Native Plant: Terrific Trilliums

Spring is a great time to head out for a wildflower walk. Hopefully you will get to see Ohio’s state wildflower, the large white trillium (Trillium grandiflorum). Trilliums are spring ephemeral flowers that are most noted for their symmetry Their bracts, petals, and sepals all come in sets of three. Even the seedpods are divided into three sections.

In early to mid Spring, they grow from a thick rhizome, which are fleshy, underground stems. Flowering mid Spring to early Summer. Then setting seed and dying back in mid-summer, they wait below the soil surface to emerge the following Spring.


All trillium species belong to the Liliaceae (lily) family and are rhizomatous herbs with unbranched stems. Morphologically, trillium plants produce no true leaves or stems above ground. The “stem” is just an extension of the horizontal rhizome and produces tiny, scale like leaves (cataphylls). The above-ground plant is technically a flowering scape, and the leaf-like structures are bracts subtending the flower. Despite their morphological origins, the bracts have external and internal structure like a leaf, function in photosynthesis, and most people refer to them as leaves.

Trillium Types


Forty-three species of trillium are known worldwide with thirty-eight represented in North America. Within the United States, the bulk of Trillium diversity is found in the eastern states. Here in Ohio, we had 8 native species, though one was only recorded once in Northern Ohio.

Trilliums are broken into two groups, sessile or pedicellate. On sessile plants, the flower sits directly on top of its whorled bracts – look like leaves. On pedicellate, the flower is raised on a short stalk. Pedicellate trilliums can either have erect or nodding flowers. Sessile trilliums usually have mottled foliage, while pedicellate trilliums have showier flowers.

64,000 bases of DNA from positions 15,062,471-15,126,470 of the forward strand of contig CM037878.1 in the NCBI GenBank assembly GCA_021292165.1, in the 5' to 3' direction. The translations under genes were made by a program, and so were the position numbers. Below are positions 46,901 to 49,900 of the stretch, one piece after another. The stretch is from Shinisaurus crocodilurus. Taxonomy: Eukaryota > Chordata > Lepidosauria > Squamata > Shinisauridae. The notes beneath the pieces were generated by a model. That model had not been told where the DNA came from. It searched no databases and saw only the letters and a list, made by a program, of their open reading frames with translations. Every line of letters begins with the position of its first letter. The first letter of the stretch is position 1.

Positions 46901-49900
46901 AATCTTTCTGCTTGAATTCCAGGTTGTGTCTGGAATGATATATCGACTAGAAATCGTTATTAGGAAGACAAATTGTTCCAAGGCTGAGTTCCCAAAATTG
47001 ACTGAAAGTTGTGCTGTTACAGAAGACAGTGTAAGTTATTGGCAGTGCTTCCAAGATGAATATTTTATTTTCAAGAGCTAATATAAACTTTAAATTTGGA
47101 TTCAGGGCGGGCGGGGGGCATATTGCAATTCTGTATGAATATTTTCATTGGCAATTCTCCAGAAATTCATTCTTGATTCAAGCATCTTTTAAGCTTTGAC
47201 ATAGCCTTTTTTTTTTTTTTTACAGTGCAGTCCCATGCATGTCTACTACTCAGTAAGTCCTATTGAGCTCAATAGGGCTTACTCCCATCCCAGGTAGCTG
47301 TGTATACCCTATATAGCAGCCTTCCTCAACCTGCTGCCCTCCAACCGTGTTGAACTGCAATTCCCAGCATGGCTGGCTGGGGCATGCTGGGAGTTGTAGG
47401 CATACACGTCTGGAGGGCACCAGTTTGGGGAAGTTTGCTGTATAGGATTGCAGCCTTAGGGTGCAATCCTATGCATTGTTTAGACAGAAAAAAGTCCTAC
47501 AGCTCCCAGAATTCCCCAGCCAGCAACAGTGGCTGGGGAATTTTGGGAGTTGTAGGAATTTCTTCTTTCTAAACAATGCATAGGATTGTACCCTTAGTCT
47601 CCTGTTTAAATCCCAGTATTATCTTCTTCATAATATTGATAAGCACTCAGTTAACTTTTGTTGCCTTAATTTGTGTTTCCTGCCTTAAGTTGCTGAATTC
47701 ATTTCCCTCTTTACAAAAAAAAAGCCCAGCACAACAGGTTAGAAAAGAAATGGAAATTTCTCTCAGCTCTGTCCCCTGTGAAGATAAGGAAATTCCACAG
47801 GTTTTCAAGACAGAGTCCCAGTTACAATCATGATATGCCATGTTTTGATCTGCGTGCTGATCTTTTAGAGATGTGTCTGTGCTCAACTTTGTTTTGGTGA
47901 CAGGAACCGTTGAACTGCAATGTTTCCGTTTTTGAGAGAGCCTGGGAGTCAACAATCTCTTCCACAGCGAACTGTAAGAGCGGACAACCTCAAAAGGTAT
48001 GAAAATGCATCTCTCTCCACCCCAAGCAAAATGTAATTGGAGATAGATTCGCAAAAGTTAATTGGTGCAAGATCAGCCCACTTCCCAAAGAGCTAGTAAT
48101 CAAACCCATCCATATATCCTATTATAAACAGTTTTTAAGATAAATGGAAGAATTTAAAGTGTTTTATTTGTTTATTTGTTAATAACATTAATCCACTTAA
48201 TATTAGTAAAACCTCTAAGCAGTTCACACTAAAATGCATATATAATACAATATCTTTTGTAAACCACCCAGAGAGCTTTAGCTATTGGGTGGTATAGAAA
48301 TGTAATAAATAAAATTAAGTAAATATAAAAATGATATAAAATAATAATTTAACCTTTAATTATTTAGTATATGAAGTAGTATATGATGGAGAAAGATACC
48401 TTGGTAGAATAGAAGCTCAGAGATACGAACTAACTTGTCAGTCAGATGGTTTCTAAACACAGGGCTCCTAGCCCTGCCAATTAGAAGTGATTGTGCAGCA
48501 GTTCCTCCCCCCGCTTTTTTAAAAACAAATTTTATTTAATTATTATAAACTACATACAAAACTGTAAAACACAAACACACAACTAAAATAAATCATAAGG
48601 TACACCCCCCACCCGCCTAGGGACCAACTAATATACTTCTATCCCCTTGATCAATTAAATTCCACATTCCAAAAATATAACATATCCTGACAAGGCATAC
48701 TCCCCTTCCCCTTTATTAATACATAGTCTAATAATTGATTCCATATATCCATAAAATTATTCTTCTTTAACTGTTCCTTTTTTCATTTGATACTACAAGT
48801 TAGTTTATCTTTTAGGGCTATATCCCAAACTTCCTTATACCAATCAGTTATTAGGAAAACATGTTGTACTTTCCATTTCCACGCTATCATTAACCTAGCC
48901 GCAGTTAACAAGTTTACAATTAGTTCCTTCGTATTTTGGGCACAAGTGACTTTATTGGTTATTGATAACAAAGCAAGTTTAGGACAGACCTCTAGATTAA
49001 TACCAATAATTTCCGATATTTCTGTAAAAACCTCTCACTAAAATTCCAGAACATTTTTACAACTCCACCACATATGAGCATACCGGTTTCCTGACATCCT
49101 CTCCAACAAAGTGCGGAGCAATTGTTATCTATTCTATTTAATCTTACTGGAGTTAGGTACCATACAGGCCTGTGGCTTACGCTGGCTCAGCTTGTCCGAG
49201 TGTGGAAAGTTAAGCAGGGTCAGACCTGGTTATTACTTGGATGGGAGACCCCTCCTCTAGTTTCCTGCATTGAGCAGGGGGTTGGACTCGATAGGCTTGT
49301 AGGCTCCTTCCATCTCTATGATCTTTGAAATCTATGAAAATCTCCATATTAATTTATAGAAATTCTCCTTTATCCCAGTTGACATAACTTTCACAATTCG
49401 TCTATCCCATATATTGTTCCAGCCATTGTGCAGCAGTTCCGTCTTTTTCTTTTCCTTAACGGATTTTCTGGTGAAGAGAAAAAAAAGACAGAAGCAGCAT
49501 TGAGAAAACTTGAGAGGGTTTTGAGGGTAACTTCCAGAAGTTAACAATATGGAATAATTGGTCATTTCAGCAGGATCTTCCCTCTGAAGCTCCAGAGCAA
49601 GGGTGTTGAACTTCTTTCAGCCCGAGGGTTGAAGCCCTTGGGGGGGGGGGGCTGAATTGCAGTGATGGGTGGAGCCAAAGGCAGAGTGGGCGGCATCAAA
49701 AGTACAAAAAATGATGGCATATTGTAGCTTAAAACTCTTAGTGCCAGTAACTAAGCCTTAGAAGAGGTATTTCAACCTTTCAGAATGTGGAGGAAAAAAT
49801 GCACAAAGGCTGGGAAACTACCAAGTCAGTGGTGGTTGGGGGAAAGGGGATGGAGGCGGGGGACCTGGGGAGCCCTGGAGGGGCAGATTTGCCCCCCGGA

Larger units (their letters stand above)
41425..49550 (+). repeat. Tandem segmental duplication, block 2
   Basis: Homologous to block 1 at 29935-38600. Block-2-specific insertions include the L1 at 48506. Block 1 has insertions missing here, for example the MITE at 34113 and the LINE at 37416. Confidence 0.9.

Planting Trilliums

Some trillium species are endangered. If you wish to grow trilliums in your garden, always purchase from a reputable source that can guarantee the plants were not collected in the wild.


Even though it is a woodland species, the dormant plant needs to be warmed by the early spring sun. This need for early season sun is one of the reasons we are seeing fewer trilliums in the wild. Many of our natural areas are over taken by non-native invasive honeysuckle. Honeysuckle leafs out very early in the season, blocking the sunlight from the trilliums and other wildlflowers.


They need to be planted in soil that is rich in organic matter. They prefer deep, acid to neutral, moist, well drained soils. They don’t tolerate having wet feet, and so don’t thrive in heavy clay soils.


Trilliums are relatively easy to grow from their rhizomatous root but slow to develop and spread. To make up for it, the plants can live for up to 25 years.


Other than being browsed by deer, trilliums suffer from no serious pest or disease problems.


Pollination

Various species of trillium are pollinated in different ways. Red Trillium (Trillium erectum) has no nectar and is pollinated by flies (Diptera) and beetles (Coleoptera). The petals of the flowers exude an odor that attract carion flies and beetles which pollinate the flower. Trillium grandiflorum is pollinated by Hymenoptera insects, including honey bees, bumblebees, and wasps.


Once pollinated, trilliums then produce small fruits, which ants take to their nest. They eat the fruit and put the seeds in their “garbage.” After germination, a root will emerge from the seed. The seedling develops in the dark, underground, for almost a year before sending a green leaf up to find the light.


Get Out and Enjoy Nature

If you don't get a chance to plant trilliums of your own, hopefully you will get a chance to get out in nature and spot a few. A few places where I have many trilliums, and many other wildflowers recently, are Miami University's Natural Areas and Rentschler Forest Metropark.


Great Resources:

Blog: Guide to Trilliums of Ohio http://floraofohio.blogspot.com/2014/03/guide-to-trillium-of-ohio.html

Book: Wildflowers of Ohio by Robert Henn.

Native Plant List: https://www.ohionativeplantmonth.org/native-plant-list











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